- Jack is doing great with pulling up and down his pants/underpants, so that's a good step towards independence.
Obviously it was a great parent/teacher conference; I left there beaming with pride over my big boy. They gave me the portfolio they've been compiling since he started at the center in February 2010 because they are switching to an online system. The new system will notify us each time a new "observation" on Jack is entered, which they expect to be 2 times/week/child. Looking forward to it!
- Jack is still hooked on his loveys, particularly "blue" and "white." He sleeps with them (of course) and takes them to Grandma and Grandpa Lang's to sleep as well. If we could just hold him to that, I'd be happy, but he also carries them around the house and often brings them in the car when we go places. I think he's getting a little old for that, but since we're still mastering the potty training, we're going to wait a bit before we enforce an "only in bed" rule for the precious loveys.
- Speaking of the potty, Jack is still doing great. He had his first accident at school this morning (after two weeks of wearing underpants - not too shabby!). His teacher said he was running to the bathroom while peeing, so he knew what he needed to do, he just waited too long. He's also had a couple more poo poo accidents in the evenings while we're at home, so that's no fun. Jason taught him to stand up to pee last weekend (using a stool since he's just barely too short) and he loves it. He actually can do the whole process without assistance: pull pants down, lift toilet seat, do his business, flush, etc. He leans forward and holds onto the top of the open toilet seat so that his aim is right in the middle of the toilet, so he surprisingly doesn't make a huge mess.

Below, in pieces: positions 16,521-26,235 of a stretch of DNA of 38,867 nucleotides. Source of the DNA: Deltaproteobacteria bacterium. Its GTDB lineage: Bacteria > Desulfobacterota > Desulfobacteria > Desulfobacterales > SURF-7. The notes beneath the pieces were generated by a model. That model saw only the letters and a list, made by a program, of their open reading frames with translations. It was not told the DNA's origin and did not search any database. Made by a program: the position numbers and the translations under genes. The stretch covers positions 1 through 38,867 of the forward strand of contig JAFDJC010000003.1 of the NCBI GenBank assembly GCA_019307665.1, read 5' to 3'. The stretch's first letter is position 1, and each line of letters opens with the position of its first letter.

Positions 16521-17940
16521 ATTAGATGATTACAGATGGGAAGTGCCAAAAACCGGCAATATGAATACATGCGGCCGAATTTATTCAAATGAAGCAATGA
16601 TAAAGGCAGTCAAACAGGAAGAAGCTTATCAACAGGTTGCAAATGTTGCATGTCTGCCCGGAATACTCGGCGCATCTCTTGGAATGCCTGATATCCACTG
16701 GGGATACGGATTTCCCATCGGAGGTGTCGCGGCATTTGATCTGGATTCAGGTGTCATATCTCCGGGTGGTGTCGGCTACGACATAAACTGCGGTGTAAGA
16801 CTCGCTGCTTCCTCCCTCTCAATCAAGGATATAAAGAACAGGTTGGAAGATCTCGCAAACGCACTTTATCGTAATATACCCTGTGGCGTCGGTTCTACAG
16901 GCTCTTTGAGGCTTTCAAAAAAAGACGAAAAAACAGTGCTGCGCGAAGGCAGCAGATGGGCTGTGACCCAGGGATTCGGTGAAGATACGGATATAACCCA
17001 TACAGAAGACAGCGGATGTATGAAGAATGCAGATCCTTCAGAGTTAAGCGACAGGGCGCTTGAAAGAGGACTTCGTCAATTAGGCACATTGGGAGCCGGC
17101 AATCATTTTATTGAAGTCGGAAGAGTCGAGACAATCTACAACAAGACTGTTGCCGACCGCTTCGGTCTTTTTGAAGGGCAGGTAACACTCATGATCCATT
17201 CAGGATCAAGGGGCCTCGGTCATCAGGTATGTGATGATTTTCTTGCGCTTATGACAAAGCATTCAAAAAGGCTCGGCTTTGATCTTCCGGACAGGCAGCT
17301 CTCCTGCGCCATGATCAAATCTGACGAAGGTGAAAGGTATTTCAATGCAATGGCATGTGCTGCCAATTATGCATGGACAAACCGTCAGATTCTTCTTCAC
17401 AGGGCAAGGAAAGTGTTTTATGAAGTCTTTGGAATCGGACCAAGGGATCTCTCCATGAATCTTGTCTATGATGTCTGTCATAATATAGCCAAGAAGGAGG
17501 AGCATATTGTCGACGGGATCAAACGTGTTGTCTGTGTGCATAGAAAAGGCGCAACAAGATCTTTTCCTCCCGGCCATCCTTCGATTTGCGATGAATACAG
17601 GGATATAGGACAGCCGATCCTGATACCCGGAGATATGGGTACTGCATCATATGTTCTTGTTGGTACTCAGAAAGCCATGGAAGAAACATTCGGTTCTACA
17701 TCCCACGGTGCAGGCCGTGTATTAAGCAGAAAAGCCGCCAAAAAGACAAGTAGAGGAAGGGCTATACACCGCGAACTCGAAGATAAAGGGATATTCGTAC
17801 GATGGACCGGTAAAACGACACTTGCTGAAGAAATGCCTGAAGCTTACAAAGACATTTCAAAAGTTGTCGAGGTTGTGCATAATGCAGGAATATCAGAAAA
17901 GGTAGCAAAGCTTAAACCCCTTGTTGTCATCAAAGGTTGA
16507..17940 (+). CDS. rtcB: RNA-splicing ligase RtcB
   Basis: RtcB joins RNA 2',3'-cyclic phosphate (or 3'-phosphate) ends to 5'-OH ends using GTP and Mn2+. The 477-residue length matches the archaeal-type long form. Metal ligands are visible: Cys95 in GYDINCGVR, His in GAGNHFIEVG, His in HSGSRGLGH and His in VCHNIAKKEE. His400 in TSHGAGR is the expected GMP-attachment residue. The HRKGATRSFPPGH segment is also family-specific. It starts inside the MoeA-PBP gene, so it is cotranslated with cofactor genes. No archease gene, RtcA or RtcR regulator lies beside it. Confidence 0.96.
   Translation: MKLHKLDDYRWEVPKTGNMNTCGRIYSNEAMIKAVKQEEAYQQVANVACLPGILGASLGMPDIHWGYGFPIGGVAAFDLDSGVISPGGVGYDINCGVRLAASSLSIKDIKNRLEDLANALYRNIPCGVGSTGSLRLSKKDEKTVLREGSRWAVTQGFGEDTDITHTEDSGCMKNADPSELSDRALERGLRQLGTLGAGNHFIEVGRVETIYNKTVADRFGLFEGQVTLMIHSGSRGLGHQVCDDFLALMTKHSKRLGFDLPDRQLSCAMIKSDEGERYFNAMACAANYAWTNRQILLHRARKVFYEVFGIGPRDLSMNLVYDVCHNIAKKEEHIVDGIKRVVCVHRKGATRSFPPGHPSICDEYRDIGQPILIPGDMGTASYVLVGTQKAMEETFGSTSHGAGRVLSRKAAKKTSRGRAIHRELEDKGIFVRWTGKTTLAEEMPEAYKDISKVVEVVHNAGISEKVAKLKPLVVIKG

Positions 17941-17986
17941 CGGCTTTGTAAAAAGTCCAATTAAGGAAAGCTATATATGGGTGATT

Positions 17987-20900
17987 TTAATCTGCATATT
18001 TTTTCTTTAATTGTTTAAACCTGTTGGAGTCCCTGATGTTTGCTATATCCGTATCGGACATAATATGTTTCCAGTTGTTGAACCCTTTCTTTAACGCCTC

- As I mentioned above, we are on another hard core baseball kick. That is ALL the little guy wants to do. We either pitch to him or he pitches to us, or we play catch with him. He's still working on catching with his glove, but his hitting just continues to improve. This week Grandpa bought some bases, so when I picked him up Thursday they were playing baseball and running the bases. Fun!
- Jack's new favorite movie is Toy Story 3 and he asks to watch it nearly every night. We oblige many nights, but only for 10-15 minutes before it's time to start the bedtime routine, which some nights can take quite some time around here.
- He's still competing for the master staller of the year award, but we did find one method that helps about 90% of the time: we race! When we're getting in the car, he races Charlie to his car seat. When it's time for bed, we race him to the radio (first one there gets to turn it on). Turns out the kid likes to win, so if you threaten him with "I'm going to do X faster than you" it almost always lights a fire under his little stalling tush.
- He still loves his baby brother, but is starting to really test the boundaries with him. We catch him pulling on Charlie's arm or pushing his leg, sometimes to the point where Charlie gets mad. He also struggles at times to share with him, ripping toys right out of his hand, but then other times he goes out of his way to make sure Charlie has toys to play with. We'll get there with lots of practice and reminders.
|Certificate on the last day of soccer|